The main hall – with three tiers of balconies inside of it, which allowed the architects to design its interior in a rather compact way, and achieve better sight and sound for most of the spectators – has a rather moderate appearance; the light-colored balconies are only slightly bent against the dark background of the walls, meant to absorb light, thus allowing the spectators to focus on what is going on up on stage.
It must be said that the hall is of the specific theater kind – meaning, it can support not only philharmonic music, but also full-fledged theater productions. The stage is equipped with side stages of an impressive size, with plenty of headroom up and down for the stage machinery. The minimum height of a full-fledged theater box is 27 meters, and, because of that, trying to fit in with the height restrictions – and the place borders on two protected zones, a museum, and a cultural heritage site – the authors sank the basement part deep underground, down to 6.5 meters, and 8.5 meters underneath the main stage, providing on this underground level a driving access for the props and machinery trucks. The grounds in both halls are transformable; there is a function of fully hiding the seats and raising the floor to the same level with the stage, the way it is done in the Zaryadye Park in Moscow – to accommodate for the stylistic devices of the modern theater that is all about “going beyond” the confines of the conventional stage.
On the whole, the task of proposing a clear and easily readable image, based on the modern interpretation of the latent classics can be considered as good as fulfilled. The ring of the main theater and concert complex can be traced back to the classical rotunda, the go-to solution of the manor estate architecture, and the perfect shape of the temple standing in an ideal city – when viewed from the river, it looks like a palace, and is even a bit reminiscent of Pavlovsk. At the same time, however, it puts on in the mind of some alien artifact – the contemporary character of the complex is set by the glitter of its materials, and is totally obvious. One will not even see here the proverbial tension between the classic and its modern interpretation: this is a large-scale and acutely contemporary image, neatly inscribed into the landscape, yet looking really impressive, designed to become a landmark and a center of attraction for miles around.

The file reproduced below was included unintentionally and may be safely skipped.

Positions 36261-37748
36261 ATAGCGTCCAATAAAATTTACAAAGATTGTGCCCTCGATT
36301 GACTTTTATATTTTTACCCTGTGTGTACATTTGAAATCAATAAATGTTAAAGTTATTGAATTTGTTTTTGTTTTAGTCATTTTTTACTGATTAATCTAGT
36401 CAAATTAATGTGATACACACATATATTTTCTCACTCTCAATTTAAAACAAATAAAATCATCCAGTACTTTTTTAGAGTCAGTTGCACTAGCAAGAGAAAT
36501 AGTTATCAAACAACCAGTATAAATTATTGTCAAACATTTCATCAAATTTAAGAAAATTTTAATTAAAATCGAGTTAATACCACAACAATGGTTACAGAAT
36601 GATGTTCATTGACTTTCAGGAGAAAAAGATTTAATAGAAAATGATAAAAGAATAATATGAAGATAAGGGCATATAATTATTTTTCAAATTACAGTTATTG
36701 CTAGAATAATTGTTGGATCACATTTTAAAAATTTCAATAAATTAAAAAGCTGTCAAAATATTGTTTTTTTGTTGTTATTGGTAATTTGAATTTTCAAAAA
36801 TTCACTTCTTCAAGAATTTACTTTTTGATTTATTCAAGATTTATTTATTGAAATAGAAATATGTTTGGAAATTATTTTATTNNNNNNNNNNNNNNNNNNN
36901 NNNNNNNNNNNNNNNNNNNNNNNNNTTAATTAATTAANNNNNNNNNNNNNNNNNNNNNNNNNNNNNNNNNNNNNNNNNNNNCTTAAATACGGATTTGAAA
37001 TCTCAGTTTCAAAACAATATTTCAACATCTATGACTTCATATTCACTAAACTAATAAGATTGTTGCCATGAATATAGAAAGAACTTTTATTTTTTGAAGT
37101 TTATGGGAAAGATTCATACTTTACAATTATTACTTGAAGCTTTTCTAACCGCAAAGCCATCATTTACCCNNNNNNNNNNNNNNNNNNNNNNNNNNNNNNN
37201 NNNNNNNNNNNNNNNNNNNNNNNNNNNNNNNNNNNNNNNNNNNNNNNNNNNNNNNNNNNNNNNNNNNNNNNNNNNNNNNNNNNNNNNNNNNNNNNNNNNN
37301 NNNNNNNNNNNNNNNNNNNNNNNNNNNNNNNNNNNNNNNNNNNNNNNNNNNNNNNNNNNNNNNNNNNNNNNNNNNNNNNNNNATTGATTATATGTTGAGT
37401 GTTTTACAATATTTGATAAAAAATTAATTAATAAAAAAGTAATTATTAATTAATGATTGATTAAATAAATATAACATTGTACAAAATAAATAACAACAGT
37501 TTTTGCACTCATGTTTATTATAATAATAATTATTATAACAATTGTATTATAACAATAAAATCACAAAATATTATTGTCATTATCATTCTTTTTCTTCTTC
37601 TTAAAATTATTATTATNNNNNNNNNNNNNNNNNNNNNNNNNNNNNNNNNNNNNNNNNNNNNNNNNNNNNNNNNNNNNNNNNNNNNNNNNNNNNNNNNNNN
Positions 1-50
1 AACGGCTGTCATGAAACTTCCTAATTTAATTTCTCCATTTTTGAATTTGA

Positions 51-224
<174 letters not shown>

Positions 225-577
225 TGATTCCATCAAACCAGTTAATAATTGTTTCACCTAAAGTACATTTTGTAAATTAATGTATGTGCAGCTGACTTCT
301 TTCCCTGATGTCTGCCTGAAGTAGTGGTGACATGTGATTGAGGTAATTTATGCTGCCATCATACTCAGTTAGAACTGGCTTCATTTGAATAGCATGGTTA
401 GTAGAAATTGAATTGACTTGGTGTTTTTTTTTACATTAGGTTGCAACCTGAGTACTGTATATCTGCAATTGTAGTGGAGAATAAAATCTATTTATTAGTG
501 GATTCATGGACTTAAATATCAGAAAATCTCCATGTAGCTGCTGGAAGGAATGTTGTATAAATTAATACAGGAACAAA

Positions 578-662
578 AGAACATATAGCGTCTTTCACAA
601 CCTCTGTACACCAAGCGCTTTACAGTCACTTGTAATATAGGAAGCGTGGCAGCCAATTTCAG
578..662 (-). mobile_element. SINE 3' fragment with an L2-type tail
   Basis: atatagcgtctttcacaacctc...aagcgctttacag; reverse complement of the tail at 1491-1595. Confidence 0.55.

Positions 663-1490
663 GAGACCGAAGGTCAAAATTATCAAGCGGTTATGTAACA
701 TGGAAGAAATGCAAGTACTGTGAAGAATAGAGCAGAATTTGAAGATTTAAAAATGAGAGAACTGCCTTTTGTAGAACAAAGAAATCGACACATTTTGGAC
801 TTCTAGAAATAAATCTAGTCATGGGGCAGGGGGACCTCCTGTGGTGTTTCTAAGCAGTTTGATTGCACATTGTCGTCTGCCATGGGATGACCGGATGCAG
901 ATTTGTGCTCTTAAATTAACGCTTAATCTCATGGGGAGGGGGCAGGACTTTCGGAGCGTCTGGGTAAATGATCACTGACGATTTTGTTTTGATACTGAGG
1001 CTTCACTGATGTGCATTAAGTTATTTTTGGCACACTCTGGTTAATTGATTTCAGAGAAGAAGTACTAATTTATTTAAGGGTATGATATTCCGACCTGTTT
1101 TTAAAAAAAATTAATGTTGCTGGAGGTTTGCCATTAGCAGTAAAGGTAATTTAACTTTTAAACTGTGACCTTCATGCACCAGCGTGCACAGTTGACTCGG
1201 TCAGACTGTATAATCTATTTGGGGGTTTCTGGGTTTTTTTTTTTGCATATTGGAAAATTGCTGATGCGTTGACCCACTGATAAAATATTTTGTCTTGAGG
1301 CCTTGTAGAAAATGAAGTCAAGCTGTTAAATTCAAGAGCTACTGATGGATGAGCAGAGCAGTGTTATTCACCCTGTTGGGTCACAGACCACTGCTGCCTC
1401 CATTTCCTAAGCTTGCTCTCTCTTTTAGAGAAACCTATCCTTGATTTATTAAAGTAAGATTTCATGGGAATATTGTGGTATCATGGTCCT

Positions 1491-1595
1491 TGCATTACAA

The school, the hotel, and the sports center buildings, now distributed all over the city, are still in the design stage, but the project of reconstructing the nearby administration building is already available. It was built in the 1990’s in the then-fashionable reserved postmodernist style, with stuccoed walls, and small windows in loosely decorated frames under a hefty fronton.
The architects of “The Fourth Dimension”, while keeping the construction of the building, do a radical reorganization of the facade. It is decorated in the vein of industrial architecture of the late XIX century: the building is getting more windows, hence, more light inside; the windows take on an arched look, getting a fractured decor of the “brick style” with cantilevered structures and little columns. The historicism of the building becomes more palpable. The main thing, though: the street facade gets encased in a glass casing, which forms a heated lobby, similar to the foyer of the theater. At the same time, the historicism facade is plainly visible behind the glass, like an exhibit in a showcase.
The stone fronton is now gone completely, and the roof level of the existing building gets extra space that the museum needs, covered by a new metallic roof – it gets bent in the middle, forming an accent, like a reminder about the fronton, whose contour is at the same time close to the smooth semi-arch, the symbol of the project.
Thus, the renewed administration building accentuates – through the “showcase” theme – the museum function; at the same time it gets connected image-wise with the theater and the concert complex, and looks nice and fresh, in spite of the “imposed” historicism theme borrowed from the old building and strengthened by the new facade.
In conclusion, here is a small remark similar to how they sometimes show abortive takes after a movie in order to show the spectator the process of its creation. Originally, the idea was born from joining the functions to form two circles, and the author’s train of thought looked like this: